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Cloud Google Privacy Your Rights Online

Privacy Advocates Slam Google Drive's Privacy Policies 219

DJRumpy writes "Privacy advocates voiced strong concerns this week over how data stored on Google Drive may be used during and after customers are actively engaged in using the cloud service. While the TOS for Dropbox and Microsoft both state they will use your data only as far as is necessary to provide the service you have requested, Google goes a bit farther: 'Google's terms of use say: "You retain ownership of any intellectual property rights that you hold in that content. In short, what belongs to you stays yours. When you upload or otherwise submit content to our Services, you give Google (and those we work with) a worldwide license to use, host, store, reproduce, modify, create derivative works (such as those resulting from translations, adaptations or other changes that we make so that your content works better with our Services), communicate, publish, publicly perform, publicly display and distribute such content."'
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Privacy Advocates Slam Google Drive's Privacy Policies

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  • Fluff piece (Score:4, Interesting)

    by bonch ( 38532 ) * on Thursday April 26, 2012 @12:13PM (#39808187)

    What a fluff piece from the Verge. It doesn't compare the exact wording of the policies. Instead, it justifies Google's policy by saying abuse is "unlikely" (which isn't the point) and explains that rival services need certain delivery permissions to run the service, but it doesn't cite any examples from the policies of those rivals that are equivalent to the content license that Google Drive grants.

    The article also claims that "public" refers to the user and their actions regarding their own data. But that is NOT what Google Drive's policy states--it explicitly states that the content is licensed to Google as well as anyone Google works with.

  • by AngryDeuce ( 2205124 ) on Thursday April 26, 2012 @01:34PM (#39809379)

    Yes, you're right, that is not a new concept. Servers get hacked all the time. Stolen data is in the headlines every day.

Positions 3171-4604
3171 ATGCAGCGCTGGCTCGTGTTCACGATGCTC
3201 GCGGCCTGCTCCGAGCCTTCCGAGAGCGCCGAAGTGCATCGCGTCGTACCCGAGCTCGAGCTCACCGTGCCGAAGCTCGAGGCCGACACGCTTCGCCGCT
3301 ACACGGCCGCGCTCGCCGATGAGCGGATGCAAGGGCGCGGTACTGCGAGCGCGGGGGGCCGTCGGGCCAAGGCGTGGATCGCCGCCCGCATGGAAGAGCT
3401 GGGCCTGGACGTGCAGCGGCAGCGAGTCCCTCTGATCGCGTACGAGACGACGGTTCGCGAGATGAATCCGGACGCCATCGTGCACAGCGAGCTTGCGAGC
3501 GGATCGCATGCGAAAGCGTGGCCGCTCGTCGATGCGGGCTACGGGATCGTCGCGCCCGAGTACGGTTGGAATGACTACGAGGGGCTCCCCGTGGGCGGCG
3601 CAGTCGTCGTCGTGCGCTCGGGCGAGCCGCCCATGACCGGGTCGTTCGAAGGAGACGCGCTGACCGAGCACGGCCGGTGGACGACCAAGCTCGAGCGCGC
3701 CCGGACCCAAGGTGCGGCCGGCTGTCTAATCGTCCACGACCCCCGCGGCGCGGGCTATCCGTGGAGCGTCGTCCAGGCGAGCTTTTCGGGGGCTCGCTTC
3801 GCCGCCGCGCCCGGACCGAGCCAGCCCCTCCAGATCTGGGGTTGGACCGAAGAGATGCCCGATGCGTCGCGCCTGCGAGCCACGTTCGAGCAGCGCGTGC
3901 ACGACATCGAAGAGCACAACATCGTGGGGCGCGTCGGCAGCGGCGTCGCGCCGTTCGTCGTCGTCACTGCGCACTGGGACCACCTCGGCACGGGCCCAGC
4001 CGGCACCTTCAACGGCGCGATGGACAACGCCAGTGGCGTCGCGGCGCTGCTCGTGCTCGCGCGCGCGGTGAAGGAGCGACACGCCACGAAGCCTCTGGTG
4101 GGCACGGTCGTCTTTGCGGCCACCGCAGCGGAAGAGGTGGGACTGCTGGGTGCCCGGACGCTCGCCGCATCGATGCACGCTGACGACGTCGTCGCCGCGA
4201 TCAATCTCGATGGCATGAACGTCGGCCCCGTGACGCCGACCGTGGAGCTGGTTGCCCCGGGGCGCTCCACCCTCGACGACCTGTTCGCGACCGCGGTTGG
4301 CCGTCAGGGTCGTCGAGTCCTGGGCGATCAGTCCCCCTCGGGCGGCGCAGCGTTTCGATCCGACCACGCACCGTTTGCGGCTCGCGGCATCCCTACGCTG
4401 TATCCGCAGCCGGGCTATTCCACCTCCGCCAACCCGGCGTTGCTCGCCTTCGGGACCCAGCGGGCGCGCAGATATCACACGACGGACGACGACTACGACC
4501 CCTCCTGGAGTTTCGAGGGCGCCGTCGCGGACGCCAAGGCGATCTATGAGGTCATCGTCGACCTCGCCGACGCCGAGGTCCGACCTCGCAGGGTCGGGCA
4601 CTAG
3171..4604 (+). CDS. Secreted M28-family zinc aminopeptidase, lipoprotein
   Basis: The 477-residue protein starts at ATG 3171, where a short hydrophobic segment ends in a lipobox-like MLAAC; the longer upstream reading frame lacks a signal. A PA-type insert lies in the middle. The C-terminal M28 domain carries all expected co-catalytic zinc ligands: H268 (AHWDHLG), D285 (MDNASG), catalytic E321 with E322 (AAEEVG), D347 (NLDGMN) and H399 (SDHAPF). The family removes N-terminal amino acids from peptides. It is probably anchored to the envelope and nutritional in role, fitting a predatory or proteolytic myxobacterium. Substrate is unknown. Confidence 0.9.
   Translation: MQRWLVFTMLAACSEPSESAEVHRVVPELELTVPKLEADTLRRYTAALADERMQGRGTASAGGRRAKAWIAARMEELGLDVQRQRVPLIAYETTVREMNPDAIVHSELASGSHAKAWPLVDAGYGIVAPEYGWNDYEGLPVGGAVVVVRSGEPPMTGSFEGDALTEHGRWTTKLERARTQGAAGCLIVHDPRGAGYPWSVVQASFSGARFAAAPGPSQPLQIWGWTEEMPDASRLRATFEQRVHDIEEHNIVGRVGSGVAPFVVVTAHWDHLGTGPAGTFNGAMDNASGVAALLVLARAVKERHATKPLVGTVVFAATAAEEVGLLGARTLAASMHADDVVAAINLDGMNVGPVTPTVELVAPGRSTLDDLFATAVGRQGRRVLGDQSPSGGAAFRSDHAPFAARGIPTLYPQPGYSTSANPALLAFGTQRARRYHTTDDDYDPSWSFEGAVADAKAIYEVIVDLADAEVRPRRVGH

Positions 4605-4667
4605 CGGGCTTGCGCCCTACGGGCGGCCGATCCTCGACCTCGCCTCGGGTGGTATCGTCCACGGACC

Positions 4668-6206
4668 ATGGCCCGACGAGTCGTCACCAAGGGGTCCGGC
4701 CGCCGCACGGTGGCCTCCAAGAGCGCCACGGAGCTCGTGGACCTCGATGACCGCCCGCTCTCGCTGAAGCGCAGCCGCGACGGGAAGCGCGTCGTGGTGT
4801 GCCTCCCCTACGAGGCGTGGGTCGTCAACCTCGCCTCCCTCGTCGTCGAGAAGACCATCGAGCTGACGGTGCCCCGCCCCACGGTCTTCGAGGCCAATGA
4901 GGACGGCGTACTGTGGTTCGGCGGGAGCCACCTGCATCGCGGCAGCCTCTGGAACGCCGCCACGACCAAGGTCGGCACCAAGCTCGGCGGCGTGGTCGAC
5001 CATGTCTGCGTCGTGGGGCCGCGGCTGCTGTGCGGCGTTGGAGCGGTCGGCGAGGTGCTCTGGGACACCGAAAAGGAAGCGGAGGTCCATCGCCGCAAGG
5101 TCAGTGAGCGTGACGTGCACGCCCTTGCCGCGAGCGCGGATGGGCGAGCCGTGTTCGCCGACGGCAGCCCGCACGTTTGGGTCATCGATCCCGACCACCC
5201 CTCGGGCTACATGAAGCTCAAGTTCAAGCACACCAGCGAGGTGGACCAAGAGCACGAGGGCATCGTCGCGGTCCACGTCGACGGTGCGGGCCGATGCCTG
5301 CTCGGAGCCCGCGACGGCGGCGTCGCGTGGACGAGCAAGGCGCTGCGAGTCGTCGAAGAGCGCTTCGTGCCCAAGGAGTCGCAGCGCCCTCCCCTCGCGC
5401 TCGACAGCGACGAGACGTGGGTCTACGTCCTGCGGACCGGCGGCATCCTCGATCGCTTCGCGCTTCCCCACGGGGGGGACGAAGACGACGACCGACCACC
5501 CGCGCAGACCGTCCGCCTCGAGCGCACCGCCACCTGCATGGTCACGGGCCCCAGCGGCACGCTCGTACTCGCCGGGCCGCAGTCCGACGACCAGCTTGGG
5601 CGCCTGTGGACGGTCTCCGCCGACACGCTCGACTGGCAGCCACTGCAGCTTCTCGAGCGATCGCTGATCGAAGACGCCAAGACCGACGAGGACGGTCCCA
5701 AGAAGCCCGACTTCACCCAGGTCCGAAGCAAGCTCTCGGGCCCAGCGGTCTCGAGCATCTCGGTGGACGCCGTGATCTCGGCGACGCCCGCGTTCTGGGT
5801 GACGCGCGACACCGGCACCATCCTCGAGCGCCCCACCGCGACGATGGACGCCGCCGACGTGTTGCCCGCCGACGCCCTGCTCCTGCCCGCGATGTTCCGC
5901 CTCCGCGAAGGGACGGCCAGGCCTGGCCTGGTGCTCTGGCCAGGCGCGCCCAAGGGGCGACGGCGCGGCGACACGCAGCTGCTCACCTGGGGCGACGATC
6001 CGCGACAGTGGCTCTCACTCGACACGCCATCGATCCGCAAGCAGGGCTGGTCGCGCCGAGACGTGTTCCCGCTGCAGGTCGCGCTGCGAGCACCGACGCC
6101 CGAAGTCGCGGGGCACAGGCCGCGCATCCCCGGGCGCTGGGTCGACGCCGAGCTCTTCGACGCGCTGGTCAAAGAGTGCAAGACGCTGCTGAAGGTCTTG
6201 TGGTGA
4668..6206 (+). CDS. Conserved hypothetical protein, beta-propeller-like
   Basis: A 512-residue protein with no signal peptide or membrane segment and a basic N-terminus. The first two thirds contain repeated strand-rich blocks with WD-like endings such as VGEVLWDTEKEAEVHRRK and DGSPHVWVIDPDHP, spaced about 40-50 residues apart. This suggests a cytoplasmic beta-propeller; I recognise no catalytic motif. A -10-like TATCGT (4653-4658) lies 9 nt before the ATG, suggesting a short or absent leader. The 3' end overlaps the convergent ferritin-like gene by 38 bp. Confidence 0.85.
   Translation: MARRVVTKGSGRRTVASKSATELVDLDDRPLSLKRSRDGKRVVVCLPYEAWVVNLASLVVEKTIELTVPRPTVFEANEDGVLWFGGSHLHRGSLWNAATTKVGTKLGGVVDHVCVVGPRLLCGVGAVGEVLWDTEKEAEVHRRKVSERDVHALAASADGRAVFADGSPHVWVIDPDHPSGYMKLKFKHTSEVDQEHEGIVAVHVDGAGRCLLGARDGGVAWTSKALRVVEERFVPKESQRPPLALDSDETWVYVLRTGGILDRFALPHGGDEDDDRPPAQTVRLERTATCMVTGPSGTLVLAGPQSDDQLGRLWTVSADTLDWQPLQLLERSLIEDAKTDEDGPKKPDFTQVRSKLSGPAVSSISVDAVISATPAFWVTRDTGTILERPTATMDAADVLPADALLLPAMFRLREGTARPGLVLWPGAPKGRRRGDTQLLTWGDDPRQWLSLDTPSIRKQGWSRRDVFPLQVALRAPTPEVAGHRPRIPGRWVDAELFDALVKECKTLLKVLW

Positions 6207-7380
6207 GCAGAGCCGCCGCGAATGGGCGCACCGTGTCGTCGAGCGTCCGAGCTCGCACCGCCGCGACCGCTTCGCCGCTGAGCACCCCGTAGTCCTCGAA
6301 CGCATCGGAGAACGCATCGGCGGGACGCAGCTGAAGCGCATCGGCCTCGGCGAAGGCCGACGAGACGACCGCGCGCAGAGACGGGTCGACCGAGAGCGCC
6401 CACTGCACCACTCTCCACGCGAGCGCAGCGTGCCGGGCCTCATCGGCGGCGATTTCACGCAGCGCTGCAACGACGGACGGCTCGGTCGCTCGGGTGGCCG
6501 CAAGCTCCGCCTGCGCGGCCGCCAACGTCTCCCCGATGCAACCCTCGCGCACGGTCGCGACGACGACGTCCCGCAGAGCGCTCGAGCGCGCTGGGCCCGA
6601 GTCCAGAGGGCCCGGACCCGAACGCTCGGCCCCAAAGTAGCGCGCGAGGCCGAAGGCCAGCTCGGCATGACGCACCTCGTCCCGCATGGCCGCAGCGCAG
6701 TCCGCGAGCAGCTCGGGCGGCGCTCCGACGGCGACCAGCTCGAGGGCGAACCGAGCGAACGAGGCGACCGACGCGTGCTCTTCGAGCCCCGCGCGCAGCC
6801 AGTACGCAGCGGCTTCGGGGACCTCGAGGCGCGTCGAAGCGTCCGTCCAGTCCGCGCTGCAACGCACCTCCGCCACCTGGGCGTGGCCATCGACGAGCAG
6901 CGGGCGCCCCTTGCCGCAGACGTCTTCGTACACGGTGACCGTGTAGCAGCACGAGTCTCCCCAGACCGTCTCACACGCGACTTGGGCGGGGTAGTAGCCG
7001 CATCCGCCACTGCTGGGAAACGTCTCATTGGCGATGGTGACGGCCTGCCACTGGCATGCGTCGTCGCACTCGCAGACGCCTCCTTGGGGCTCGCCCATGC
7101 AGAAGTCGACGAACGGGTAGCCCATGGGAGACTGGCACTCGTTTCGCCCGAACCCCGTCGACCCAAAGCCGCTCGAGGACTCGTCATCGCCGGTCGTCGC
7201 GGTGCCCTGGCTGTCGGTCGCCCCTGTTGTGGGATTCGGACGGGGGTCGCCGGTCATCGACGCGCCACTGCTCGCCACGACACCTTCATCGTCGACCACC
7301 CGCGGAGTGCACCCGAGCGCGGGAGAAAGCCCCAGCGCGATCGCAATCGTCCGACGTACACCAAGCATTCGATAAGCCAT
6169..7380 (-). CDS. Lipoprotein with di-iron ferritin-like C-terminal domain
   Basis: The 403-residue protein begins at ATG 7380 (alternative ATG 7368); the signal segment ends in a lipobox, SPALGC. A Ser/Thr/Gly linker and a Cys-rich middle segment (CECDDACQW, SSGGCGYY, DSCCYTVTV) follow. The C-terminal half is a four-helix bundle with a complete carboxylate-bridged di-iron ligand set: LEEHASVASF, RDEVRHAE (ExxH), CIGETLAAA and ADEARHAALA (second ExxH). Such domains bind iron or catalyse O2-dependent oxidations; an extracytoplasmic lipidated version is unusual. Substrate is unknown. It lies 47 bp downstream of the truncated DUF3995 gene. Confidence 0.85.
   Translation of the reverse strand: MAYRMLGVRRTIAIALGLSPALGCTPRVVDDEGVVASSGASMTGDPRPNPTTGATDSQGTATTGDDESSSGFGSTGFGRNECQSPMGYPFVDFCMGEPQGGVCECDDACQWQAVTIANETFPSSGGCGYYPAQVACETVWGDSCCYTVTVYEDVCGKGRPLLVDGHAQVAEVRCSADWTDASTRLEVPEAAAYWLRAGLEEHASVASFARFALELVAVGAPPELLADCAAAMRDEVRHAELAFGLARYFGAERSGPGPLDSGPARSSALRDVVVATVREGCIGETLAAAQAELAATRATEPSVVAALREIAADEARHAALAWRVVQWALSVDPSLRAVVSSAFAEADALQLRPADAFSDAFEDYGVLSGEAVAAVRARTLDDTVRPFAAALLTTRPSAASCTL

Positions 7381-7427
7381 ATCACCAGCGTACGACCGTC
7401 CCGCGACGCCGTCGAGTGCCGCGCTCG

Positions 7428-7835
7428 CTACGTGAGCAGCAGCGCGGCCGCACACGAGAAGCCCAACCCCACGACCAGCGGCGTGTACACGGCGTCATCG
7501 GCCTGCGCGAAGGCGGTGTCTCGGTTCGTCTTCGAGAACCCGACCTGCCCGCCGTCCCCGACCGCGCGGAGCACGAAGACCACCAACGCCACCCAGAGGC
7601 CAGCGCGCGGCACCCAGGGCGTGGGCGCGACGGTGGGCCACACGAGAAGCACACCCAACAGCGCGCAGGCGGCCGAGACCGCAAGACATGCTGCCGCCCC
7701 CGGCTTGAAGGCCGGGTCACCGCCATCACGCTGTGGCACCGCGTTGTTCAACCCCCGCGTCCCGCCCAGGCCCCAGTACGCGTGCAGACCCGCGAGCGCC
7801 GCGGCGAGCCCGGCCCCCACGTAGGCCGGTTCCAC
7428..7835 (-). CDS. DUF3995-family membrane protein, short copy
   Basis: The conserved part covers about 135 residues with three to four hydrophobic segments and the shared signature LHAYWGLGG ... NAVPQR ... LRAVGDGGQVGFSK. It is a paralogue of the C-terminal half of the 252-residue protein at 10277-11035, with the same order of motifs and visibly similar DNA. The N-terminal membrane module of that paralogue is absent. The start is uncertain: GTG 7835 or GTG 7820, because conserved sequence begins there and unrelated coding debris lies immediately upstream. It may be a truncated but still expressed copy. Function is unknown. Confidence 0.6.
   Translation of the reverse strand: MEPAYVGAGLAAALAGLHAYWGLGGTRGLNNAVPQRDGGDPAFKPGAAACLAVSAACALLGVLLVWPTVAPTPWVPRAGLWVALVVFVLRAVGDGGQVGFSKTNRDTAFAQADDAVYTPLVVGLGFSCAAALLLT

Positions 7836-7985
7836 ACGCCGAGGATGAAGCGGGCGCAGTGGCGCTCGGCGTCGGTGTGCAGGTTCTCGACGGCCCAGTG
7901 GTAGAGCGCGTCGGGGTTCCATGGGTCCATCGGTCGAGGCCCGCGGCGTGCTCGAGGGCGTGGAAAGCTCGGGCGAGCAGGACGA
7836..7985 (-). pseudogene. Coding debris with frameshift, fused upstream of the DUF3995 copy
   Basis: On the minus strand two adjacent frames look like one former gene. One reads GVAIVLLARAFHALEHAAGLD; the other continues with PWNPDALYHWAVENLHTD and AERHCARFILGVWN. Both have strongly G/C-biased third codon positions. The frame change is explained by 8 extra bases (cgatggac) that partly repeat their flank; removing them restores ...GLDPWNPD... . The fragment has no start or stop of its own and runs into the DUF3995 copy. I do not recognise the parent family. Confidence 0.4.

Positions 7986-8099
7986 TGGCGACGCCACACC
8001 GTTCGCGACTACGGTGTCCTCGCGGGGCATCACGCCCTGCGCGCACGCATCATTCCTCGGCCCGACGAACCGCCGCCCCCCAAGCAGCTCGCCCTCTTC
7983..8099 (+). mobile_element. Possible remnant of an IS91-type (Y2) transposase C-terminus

The new concept that everyone is bitching about is the legal "theft" of your data, which is outlined on page 3,742 in the hardcopy version of the EULA. I found a copy once, in one of Google's old abandoned data centers. It was on display in the bottom of a locked filing cabinet stuck in a disused lavatory with a sign on the door saying 'Beware of the Leopard.'

    That's the issue. Trusting a cloud provider. Hell, I wouldn't be surprised if I uploaded a truecrypt volume that was absolutely unreadable to anyone but me if I started getting targeted ads for TrueCrypt...

    I'm just trying to figure out how people rationalized the first problem, the fact that no online solution is 100% secure, if they're taking offense to the new one, the "lack of trust".

    What Google does with the data is immaterial if the data is sensitive enough to have a privacy concern in the first place. If you don't want people seeing it, you should not put it on the internet. Period. If you're willing to take the risk of putting your super duper secret formula on the internet in the first place, why would Google scraping it to target ads be what concerns you? I would think that the possibility of it being seen by anyone (which is always a possibility, as long as human beings are involved any step of the way) would have been enough of a motivating factor to not put the super duper secret formula on the internet in the first place.

    I don't know, maybe it's just easier for me to be objective because I have no real need for a cloud storage solution and use them simply as a convenience, but I would think that any enterprise that had information sensitive enough to warrant these privacy concerns wouldn't be going to a third party to host their data in the first place. Coca-Cola isn't going to ask Google to store a copy of their secret recipe [], and if they did, the last thing they should be worried about is a bot scraping it to target ads. That's why all this privacy hysteria cracks me up as concerns cloud storage, because it requires the user to have already decided that the base insecurity inherent in any network attached computer (any computer at all, really) wasn't enough of a concern to make them stay away in the first place. If you care about your data's privacy, for fuck's sake, keep it off the internet, and damn sure don't trust a third party like Google, Facebook, Microsoft, Apple, etc, to keep an eye on it. That's just retarded.

  • by Animats ( 122034 ) on Thursday April 26, 2012 @01:49PM (#39809623) Homepage

    If Google does not require that license to your content, then how in gods name will they do simple things like display thumbnail previews of documents, which by NECESSITY is a derrivitive work? If anything, the fact that Microsoft and Dropbox *does not* have this in their agreement basically means they are violating their agreement constantly, just no one is calling them on it.

    No. Thumbnails are not copyright infringement. [] That's been litigated and won. By Google. So they know better.

Logic is the chastity belt of the mind!